Microinterview: Lazarus Trubman

Lazarus Trubman’s 100 word microfiction, “Midnight Visit”, will appear in the third issue of The Centifictionist (Vol. 2, Issue 1, Spring/Summer 2021). Lazarus graciously answered a few brief questions for us. Read the interview below.

Lazarus Trubman

1. What inspired the story “Midnight Visit”?

My own experience.

I was arrested for “Assisting foreign agents in their relentless desire to destroy the socialistic way of life in the USSR, as well as spreading anti-Soviet propaganda among young generations” – according to the Committee of State Security – KGB in common parlance. The verdict – 15 years in a Strict-Regime Colony – was read to me in front of a judge and two jurors, in a room with no one but guards and representatives of the Administration of Labor Colonies of Strict Regime. I got lucky: I was liberated in June of 1986, which makes it slightly shorter than 5 years.

2. What inspires you and your writing?

The ability to write about things not too many people can write about.

For example: why is cruelty such a common factor in human relations? The conventional explanation is that people are able to do terrible things to other people only after having dehumanized them. They say that when you fail to appreciate the humanity in other people, that’s where all sorts of evils come from. The truth is that almost anyone is capable of being cruel under the right circumstances. A lot of really awful things we do to other people arise from the fact that we don’t see them as people, but a lot of really terrible things we do precisely because we recognize them as people. We see them as blameworthy, as themselves cruel. And an ideology that dehumanizes the victims and an unlimited power, which seems an easy explanation, is not required.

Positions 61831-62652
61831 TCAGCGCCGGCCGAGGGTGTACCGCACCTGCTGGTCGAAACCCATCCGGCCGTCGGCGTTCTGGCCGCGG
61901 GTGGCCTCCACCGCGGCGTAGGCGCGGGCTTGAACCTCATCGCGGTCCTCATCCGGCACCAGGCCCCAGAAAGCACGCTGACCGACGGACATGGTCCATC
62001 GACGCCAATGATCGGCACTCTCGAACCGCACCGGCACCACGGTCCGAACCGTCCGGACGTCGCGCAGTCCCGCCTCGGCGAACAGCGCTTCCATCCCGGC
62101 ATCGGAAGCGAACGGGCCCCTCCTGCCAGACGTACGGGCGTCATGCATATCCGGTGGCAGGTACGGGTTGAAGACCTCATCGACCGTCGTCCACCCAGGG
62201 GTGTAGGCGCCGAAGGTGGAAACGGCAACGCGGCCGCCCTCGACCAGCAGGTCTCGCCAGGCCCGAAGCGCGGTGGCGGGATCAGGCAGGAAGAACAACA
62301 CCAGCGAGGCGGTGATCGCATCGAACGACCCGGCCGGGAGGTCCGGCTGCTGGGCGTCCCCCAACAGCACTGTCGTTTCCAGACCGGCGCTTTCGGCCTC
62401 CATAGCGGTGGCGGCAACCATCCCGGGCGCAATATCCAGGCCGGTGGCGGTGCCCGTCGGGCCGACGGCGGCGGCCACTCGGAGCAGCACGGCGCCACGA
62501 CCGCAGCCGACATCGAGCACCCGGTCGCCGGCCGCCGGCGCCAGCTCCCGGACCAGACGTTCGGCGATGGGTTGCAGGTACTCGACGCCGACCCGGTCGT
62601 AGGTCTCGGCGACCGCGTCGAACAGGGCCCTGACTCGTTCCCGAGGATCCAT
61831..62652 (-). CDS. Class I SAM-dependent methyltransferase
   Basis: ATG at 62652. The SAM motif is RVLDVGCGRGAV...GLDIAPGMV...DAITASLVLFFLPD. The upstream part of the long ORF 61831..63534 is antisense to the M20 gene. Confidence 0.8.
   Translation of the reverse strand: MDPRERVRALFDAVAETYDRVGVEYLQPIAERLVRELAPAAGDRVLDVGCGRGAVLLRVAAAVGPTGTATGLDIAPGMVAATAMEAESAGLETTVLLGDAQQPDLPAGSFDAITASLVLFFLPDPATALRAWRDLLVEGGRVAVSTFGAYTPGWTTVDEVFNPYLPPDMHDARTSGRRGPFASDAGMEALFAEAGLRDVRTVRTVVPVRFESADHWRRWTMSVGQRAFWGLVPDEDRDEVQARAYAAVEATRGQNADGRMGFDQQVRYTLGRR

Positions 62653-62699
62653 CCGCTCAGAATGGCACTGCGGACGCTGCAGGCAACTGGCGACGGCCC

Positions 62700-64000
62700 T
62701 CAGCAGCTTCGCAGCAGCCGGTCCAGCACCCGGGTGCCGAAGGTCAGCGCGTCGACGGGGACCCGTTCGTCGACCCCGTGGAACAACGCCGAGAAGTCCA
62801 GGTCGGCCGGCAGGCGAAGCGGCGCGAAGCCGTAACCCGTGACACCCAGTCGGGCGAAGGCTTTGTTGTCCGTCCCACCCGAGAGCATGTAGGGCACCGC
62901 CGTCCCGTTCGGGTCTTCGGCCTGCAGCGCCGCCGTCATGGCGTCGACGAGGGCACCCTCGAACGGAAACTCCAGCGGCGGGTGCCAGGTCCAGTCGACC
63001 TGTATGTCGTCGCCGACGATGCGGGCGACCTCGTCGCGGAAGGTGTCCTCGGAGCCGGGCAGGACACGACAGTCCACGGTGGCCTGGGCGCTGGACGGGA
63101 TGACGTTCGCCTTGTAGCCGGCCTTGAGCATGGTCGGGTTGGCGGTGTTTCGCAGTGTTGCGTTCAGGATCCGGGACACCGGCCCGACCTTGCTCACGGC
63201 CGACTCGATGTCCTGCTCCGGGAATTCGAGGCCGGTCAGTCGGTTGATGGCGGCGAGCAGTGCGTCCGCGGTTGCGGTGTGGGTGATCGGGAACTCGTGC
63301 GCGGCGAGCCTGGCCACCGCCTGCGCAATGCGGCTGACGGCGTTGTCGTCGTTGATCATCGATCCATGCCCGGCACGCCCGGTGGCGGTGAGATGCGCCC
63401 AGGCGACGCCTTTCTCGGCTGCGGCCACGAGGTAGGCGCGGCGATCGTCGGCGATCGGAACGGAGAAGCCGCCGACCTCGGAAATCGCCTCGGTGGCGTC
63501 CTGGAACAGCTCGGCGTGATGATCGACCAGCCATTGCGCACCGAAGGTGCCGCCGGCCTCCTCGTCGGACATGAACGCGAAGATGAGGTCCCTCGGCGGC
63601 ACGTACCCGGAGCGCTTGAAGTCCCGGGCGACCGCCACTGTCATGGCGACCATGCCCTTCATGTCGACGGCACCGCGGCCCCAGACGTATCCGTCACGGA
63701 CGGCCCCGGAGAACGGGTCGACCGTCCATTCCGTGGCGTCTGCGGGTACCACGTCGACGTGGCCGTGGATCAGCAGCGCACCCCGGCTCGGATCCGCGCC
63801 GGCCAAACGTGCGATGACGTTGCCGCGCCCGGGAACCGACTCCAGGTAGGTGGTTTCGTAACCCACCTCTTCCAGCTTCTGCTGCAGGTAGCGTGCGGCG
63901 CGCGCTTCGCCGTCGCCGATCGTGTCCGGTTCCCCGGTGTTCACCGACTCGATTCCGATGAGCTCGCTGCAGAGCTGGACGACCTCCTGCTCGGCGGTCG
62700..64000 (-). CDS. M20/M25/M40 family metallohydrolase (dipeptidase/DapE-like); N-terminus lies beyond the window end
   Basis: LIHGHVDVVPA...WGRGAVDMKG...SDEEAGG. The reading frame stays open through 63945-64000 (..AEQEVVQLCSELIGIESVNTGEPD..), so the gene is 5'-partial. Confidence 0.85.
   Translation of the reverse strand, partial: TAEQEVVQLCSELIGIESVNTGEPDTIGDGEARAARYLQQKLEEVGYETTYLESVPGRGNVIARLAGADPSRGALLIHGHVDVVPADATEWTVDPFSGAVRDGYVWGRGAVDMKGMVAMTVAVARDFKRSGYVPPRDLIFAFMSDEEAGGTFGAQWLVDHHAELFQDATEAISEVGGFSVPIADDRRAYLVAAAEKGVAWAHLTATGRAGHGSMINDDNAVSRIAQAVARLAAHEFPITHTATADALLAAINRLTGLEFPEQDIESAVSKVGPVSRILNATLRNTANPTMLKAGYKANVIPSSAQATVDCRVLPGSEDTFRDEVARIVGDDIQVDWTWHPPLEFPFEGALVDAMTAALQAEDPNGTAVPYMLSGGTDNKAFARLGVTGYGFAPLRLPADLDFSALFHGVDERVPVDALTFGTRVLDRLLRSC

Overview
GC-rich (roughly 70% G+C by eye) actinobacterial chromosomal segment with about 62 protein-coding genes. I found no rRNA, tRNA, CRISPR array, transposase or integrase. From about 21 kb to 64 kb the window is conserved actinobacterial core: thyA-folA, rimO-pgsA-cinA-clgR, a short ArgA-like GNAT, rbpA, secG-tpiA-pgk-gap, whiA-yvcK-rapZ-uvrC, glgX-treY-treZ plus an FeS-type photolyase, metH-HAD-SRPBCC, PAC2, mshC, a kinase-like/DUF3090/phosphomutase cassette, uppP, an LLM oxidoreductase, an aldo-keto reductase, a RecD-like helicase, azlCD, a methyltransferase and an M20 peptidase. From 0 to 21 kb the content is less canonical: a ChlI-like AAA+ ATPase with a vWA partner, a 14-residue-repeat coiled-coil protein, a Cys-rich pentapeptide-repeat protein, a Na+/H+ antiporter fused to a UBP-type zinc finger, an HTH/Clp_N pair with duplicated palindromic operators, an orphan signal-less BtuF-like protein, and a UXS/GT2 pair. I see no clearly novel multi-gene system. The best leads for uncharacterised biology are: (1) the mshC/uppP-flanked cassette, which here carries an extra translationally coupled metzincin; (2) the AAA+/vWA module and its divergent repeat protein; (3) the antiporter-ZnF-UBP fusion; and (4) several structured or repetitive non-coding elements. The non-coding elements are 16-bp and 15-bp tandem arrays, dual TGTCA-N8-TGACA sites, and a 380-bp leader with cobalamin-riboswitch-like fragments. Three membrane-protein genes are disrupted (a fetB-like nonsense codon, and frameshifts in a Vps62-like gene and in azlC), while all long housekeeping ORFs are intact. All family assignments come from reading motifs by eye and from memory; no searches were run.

I think people do a lot of mass killings because they don’t believe they’re killing anyone. They’ve been given orders to achieve something, and people are in the way. It’s sometimes as easy as that. What happened in camps and colonies was degrading and humiliating. We were tortured because they thought we deserved it. It was about the pleasure of being dominant over another human. Not an animal. You can’t humiliate animals, and there is no pleasure in it.

Cruelty is not an accident or an aberration, but something central to who and what we are, and there is no quick fix for cruelty. This has to be remembered. You and I would be completely different people if we lived in Nazi Germany or Stalin’s Russia, where the entire society had been led into moral abyss. From afar, we look at that moment of insanity and say to ourselves, “I would’ve never participated in that!” But I don’t think it’s that simple. I think almost any of us could have participated in that, and that’s the ugly truth. In the end, it’s about us – not our ideas.

3. What keeps you going when experiencing times of misery and despair?

After what I’ve been through, every day is a gift from God.

And then there’s that: I’d like to see evil defeated as many times as possible. A publisher once asked me, “According to Jack Kornfield, “Evil, to the extent that it exists in the world, lies in our inability to bear our own pain”. In other words, we are all suffering so much that we try to ease our inability to bear our own pain. In other words, we are all suffering so much that we try to ease our misery by pushing it onto other people. Do you think that this is true? Does such a thing as pure evil exist?” This is a question that keeps you going, innit?